Sometimes I have no idea what game some people are playing when I watch a game. Sometimes the flow of the game make it seem like I’ve watch several different games, even though four hours have been solely on a single game. (Four hours always means a Red Sox-Yankees game.)
Look, Andy Pettitte was actually pretty good tonight. His 100 pitches took him through 6 full innings, where he kept the Yankees’ early lead rolling. He allowed just 5 hits, 3 walks, 3 runs, and struck out a whopping 8 Boston batters. Those runs came as an RBI single in the 2nd, an RBI groundout in the 4th, and a solo home run in the 5th. He deserved the win tonight, as the most consistent pitcher that set foot on the mound (by either team), but he wouldn’t get it. Fortunately, due to how the stats are recorded, he didn’t take the loss either.
So, the Yankees struck often and early, earning a very nice lead over the Red Sox. In the 1st inning, Derek Jeter walked and then scored on Alfonso Soriano’s 2-run homer to the (where else?) left field seats; this was Soriano’s 30th home run of the season (between his time with the Cubs and the Yankees). Then in the 2nd, with Vernon Wells on board with a walk, it’s Eduardo Nunez that triples (though his helmet only made it to 2nd), easily scoring Wells; Nunez scores on Chris Stewart’s sacrifice fly. In the 4th, Reynolds and Stewart walked and scored on Brett Gardner’s triple. Then in the 5th, Wells’ single scores Cano, Nunez singles, Mark Reynolds’ single scores Wells, but Nunez gets caught in a slow run-down before surrendering to the tag-out trying for 3rd.
And it’s a beautiful 8-3 Yankees when Pettitte leaves the mound. And then it’s the evil of the 7th inning. The Yankees opt for Phil Hughes in the 7th, his first time out of the bullpen in a while. His pitches result in: a single, a fly out, another single, a walk, and an RBI single (8-4). So they decided to try Boone Logan, who promptly strikes out the Red Sox most feared hitter (this should be a good sign, but it’s not — it’s misdirection). Logan then gives up a grand slam, and suddenly the Red Sox are tied. With just two outs and 7 batters in the 7th inning, the Yankees have blown a 5 run lead. Logan gives up another single and is pulled from the game due to an injury (a tightness in his left biceps).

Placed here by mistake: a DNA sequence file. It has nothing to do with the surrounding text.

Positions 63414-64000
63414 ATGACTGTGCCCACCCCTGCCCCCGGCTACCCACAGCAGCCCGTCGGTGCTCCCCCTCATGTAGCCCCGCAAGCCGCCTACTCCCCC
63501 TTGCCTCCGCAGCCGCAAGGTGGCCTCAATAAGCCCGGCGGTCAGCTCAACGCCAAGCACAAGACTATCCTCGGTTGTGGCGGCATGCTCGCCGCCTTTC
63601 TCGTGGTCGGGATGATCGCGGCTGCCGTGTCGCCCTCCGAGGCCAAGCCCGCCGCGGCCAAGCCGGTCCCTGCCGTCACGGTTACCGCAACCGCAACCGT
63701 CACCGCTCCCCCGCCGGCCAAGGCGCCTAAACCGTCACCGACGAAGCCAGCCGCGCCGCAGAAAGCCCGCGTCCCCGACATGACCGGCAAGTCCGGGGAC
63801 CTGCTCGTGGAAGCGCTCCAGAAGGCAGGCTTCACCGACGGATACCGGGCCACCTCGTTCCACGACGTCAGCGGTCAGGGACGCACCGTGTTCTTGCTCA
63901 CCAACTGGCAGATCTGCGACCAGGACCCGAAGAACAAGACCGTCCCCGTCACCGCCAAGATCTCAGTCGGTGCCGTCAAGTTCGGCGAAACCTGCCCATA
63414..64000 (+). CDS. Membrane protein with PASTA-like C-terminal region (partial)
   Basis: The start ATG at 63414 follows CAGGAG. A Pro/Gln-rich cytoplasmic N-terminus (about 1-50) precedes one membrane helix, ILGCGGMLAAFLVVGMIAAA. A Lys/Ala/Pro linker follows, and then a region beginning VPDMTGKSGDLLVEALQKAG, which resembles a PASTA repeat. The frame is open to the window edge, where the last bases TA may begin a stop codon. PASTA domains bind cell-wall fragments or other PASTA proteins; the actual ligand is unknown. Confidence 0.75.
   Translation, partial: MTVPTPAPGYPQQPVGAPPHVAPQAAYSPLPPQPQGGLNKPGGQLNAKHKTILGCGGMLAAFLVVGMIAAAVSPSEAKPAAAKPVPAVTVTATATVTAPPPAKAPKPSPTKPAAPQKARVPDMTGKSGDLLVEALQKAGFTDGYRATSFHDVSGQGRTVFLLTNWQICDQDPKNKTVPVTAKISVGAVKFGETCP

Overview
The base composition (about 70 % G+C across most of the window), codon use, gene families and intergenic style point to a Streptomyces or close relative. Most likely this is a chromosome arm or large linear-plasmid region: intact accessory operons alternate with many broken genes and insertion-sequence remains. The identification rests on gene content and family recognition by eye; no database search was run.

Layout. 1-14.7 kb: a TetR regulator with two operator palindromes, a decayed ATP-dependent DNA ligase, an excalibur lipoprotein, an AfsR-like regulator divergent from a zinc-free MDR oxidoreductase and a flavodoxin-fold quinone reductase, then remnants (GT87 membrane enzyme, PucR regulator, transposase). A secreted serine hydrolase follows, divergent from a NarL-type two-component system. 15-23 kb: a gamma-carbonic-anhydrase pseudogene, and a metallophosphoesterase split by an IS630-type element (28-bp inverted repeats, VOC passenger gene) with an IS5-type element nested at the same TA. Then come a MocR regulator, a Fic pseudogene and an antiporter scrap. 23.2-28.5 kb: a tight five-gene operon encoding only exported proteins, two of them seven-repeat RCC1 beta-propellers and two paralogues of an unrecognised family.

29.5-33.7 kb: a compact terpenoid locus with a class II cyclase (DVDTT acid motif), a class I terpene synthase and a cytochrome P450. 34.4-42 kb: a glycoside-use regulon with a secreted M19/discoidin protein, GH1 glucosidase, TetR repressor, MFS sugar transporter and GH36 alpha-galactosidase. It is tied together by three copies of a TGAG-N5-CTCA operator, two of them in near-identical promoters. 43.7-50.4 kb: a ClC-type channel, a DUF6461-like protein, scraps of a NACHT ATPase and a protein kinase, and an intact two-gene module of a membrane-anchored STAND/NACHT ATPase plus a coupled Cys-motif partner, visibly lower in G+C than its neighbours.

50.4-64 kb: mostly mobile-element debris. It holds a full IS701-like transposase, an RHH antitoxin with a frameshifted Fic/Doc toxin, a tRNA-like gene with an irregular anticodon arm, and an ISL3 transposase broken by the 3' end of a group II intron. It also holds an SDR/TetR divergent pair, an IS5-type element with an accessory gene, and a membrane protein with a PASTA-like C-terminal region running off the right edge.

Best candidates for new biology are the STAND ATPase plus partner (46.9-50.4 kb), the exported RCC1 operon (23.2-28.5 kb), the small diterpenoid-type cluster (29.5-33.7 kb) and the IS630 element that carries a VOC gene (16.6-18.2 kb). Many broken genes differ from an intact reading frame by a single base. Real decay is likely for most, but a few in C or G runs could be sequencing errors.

So they go to Preston Claiborne, who immediately responds with the final out of the 7th. He returns in the 8th to get another out, but then things got messy. A single, a 2-run homer (10-8 Boston), and a single force the Yankees to turn the game over to Joba Chamberlain. Chamberlain gets the second out, intentionally walks the big power bat, and unintentionally walks the next two batters (11-8 Boston). (I hate those kind of runs!) Another RBI single plants the Red Sox lead at 12-8. And the Yankees never recovered.
As of today, the Yankees signed Matt Daley to a major league contract, who spent the year in AAA Scranton. He was in the bullpen for the Rockies from 2008-2011 and spent 2012 recovering from rotator cuff surgery. To make room on the 40-man roster, Corban Joseph was moved to the 60-day DL after his shoulder surgery. Daley, who grew up in Queens, returned to his neighborhood tonight to pitch the 9th inning on the day he was promoted. He kept the Red Sox from adding to their total and struck out 2 of the 5 batters he faced. There was talk that his outing alone might have earned him a place in Yankee fans’ hearts by not allowing a single run — the first inning since Pettitte came out of the game.
Also, David Robertson was feeling stiff in his shoulder and an MRI revealed tendonitis. Robertson will be out 5-6 days. This could be the reason for his poor performance recently, and it really is a bummer overall because he’s been one of the most reliable things from the entire pitching staff. We wish him a quick healing, recovery, and return to all his “Houdini-ness”.
Two more games against the Red Sox, and fortunately for my personal sleep schedule (though I’m thinking some of the more vocal umpires will agree), I’m glad they’re both afternoon games. You just never know what can happen. Even when one team is just awful, the Yankees-Red Sox games are always tight and tense and worth the viewing. You just never know what’s going to happen. That’s why even as the Red Sox piled on the extra runs in the 8th, there was still hope that the Yankees bats would somehow find life against the Boston bullpen. It’s happened before; it will happen again; it just didn’t happen tonight.